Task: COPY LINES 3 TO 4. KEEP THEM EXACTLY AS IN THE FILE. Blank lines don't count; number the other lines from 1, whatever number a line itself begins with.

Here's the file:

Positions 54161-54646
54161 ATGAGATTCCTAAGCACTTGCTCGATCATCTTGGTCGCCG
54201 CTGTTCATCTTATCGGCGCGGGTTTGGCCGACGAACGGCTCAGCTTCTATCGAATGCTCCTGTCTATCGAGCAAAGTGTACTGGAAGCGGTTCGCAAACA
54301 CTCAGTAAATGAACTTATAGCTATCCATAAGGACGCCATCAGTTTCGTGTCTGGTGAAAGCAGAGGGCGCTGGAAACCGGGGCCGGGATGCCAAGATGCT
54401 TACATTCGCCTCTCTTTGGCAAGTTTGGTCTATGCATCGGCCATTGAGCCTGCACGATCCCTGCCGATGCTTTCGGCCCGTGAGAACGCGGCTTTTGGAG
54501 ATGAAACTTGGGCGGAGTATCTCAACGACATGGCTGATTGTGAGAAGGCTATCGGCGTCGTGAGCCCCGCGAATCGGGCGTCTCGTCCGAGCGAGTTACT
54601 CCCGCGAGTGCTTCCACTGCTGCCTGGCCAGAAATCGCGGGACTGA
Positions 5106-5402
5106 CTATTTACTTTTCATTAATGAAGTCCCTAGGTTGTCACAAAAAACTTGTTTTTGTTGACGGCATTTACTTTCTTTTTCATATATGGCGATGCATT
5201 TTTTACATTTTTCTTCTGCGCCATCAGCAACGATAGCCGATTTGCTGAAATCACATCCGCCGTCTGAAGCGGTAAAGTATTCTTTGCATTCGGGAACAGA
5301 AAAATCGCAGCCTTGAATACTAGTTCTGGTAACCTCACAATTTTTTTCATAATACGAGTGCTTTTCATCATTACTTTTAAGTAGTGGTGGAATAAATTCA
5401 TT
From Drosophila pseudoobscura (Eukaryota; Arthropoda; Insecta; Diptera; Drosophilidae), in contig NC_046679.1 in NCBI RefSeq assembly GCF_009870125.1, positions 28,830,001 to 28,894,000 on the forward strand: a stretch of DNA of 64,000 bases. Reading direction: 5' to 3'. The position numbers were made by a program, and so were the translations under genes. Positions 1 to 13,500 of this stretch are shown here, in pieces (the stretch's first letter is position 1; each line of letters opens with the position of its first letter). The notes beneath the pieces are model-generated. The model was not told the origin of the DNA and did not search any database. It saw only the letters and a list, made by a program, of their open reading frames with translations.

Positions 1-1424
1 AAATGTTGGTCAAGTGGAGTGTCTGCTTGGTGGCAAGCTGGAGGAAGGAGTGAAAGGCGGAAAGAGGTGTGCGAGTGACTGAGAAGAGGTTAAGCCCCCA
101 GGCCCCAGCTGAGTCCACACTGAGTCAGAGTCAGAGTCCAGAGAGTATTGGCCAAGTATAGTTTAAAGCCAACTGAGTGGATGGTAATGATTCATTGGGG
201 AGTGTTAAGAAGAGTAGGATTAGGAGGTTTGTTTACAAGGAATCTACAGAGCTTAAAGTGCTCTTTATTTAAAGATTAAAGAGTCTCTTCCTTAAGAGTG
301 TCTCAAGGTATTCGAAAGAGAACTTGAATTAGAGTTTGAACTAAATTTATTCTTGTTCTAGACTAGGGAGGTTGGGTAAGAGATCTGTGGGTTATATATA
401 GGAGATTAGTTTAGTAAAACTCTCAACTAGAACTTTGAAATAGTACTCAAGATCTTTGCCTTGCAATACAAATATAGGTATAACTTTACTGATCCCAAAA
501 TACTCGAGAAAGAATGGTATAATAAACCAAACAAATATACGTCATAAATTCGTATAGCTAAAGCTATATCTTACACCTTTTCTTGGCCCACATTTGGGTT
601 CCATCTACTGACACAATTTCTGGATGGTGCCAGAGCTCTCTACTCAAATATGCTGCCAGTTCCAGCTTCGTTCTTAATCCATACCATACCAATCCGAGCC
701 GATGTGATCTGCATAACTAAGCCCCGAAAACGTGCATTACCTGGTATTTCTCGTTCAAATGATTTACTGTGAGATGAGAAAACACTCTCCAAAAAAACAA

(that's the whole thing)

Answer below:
54201 CTGTTCATCTTATCGGCGCGGGTTTGGCCGACGAACGGCTCAGCTTCTATCGAATGCTCCTGTCTATCGAGCAAAGTGTACTGGAAGCGGTTCGCAAACA
54301 CTCAGTAAATGAACTTATAGCTATCCATAAGGACGCCATCAGTTTCGTGTCTGGTGAAAGCAGAGGGCGCTGGAAACCGGGGCCGGGATGCCAAGATGCT